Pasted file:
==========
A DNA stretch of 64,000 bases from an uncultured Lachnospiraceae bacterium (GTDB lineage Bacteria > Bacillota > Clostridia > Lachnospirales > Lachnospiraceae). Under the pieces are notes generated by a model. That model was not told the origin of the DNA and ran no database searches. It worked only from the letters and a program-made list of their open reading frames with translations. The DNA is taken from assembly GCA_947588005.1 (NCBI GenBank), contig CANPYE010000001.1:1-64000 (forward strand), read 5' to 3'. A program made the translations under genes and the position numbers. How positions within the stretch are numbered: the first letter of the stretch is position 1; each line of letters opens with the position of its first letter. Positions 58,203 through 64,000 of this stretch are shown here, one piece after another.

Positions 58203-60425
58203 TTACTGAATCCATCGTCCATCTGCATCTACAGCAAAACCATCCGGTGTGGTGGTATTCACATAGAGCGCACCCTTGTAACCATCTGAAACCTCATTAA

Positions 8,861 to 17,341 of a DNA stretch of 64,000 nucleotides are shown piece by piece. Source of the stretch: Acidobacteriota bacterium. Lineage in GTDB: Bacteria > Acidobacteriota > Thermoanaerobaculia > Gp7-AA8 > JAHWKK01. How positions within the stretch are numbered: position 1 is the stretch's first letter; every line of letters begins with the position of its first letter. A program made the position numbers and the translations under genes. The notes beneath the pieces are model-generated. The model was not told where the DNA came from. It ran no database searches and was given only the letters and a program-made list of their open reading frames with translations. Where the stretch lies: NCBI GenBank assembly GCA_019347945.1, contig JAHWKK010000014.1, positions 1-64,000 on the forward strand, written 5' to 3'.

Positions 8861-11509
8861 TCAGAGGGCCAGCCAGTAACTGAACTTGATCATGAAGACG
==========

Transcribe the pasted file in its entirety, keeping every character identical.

A DNA stretch of 64,000 bases from an uncultured Lachnospiraceae bacterium (GTDB lineage Bacteria > Bacillota > Clostridia > Lachnospirales > Lachnospiraceae). Under the pieces are notes generated by a model. That model was not told the origin of the DNA and ran no database searches. It worked only from the letters and a program-made list of their open reading frames with translations. The DNA is taken from assembly GCA_947588005.1 (NCBI GenBank), contig CANPYE010000001.1:1-64000 (forward strand), read 5' to 3'. A program made the translations under genes and the position numbers. How positions within the stretch are numbered: the first letter of the stretch is position 1; each line of letters opens with the position of its first letter. Positions 58,203 through 64,000 of this stretch are shown here, one piece after another.

Positions 58203-60425
58203 TTACTGAATCCATCGTCCATCTGCATCTACAGCAAAACCATCCGGTGTGGTGGTATTCACATAGAGCGCACCCTTGTAACCATCTGAAACCTCATTAA

Positions 8,861 to 17,341 of a DNA stretch of 64,000 nucleotides are shown piece by piece. Source of the stretch: Acidobacteriota bacterium. Lineage in GTDB: Bacteria > Acidobacteriota > Thermoanaerobaculia > Gp7-AA8 > JAHWKK01. How positions within the stretch are numbered: position 1 is the stretch's first letter; every line of letters begins with the position of its first letter. A program made the position numbers and the translations under genes. The notes beneath the pieces are model-generated. The model was not told where the DNA came from. It ran no database searches and was given only the letters and a program-made list of their open reading frames with translations. Where the stretch lies: NCBI GenBank assembly GCA_019347945.1, contig JAHWKK010000014.1, positions 1-64,000 on the forward strand, written 5' to 3'.

Positions 8861-11509
8861 TCAGAGGGCCAGCCAGTAACTGAACTTGATCATGAAGACG